SpaceX performs first 'static fire' of Falcon Heavy rocket


Los Angeles-based SpaceX successfully test fired its first Falcon Heavy - the world's most powerful rocket.

In a Twitter post, SpaceX CEO Elon Musk said Falcon Heavy static fire test was a success, and that the rocket's debut flight could be just a week away.

If the rocket successfully makes it to orbit, each booster in the Heavy's triple-stack is created to disengage and reorient for atmospheric reentry and hopeful landing inside the Cape Canaveral Air Force Station, or at sea via mobile landing ships named ASDS (Autonomous Spaceport Drone Ship).

"Payload will be my midnight cherry Tesla Roadster playing Space Oddity". The company relies on personnel from NASA's Kennedy Space Center and the US Airforce's Space Wing to oversee operations.

SpaceX is the only rocket maker in the world that lands boosters after orbital launches. However, in order to properly conduct the test, SpaceX needs help from the US Air Force, and the government shutdown means numerous people involved in the test won't be showing up to work.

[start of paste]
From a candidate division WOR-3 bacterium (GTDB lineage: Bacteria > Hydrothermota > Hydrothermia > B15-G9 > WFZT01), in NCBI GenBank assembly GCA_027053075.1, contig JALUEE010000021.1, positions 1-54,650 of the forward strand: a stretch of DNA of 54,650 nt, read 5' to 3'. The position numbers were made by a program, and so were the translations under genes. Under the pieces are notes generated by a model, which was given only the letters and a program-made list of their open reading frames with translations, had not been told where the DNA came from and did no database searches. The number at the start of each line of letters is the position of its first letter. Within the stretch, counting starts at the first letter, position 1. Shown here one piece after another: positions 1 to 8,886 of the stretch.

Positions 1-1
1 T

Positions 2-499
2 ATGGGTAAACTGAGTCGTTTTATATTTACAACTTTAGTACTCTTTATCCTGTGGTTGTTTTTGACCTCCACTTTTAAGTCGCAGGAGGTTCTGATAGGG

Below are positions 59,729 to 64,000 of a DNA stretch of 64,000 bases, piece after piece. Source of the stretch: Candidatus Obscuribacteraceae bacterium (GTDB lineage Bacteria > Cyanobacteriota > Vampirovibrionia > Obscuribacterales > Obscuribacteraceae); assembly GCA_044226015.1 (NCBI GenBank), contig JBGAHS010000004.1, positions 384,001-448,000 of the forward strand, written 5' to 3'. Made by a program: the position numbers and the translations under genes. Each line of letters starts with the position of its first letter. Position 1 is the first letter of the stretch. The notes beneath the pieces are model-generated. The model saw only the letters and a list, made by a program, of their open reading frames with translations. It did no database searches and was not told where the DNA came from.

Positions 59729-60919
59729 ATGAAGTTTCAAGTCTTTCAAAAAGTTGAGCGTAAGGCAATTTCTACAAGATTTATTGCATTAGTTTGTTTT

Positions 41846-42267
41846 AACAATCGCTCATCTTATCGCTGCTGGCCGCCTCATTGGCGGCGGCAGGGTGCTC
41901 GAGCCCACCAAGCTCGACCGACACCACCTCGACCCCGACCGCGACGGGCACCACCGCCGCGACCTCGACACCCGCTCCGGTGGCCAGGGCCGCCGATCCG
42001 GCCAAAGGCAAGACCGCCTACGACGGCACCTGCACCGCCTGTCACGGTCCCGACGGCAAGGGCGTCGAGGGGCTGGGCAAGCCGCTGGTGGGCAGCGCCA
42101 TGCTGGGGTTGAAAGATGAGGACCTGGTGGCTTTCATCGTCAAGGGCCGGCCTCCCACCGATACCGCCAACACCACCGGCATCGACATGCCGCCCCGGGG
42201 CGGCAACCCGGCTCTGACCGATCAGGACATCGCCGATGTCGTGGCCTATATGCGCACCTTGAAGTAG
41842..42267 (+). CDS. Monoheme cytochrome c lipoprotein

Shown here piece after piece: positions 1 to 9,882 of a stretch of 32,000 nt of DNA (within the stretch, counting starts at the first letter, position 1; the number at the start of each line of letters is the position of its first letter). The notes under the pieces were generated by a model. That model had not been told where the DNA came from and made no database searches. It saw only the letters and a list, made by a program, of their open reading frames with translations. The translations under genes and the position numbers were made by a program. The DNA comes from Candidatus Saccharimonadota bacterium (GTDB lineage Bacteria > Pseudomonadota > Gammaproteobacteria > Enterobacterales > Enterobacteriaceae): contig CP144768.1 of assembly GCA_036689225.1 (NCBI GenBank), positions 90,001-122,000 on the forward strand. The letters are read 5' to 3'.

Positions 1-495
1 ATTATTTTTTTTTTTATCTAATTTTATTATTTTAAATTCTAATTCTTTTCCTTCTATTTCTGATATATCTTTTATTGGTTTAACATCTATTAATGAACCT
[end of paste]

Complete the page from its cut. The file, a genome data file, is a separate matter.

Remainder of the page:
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As a private entity, SpaceX is under no obligation to use their most precious commodity to test independent projects or serve other scientific objectives, but once it has demonstrated a proven reliability, it will likely be tasked with multitude of missions serving both the private and federal sectors-perhaps even carrying astronauts.

On Sept. 1, 2016, a Falcon 9 rocket on pad 40 at the nearby Cape Canaveral Air Force Station exploded in a spectacular fireball five minutes before a planned static firing, destroying a $200 million communications satellite and heavily damaging the pad. That hot fire could come in the next few days, and usually only one such test is required before flight.

"Falcon Heavy hold-down firing this morning was good".

"I want to make sure to set expectations accordingly".

Two of the three Heavy boosters have launched before. I hope it makes it far enough beyond the pad so that it does not cause pad damage.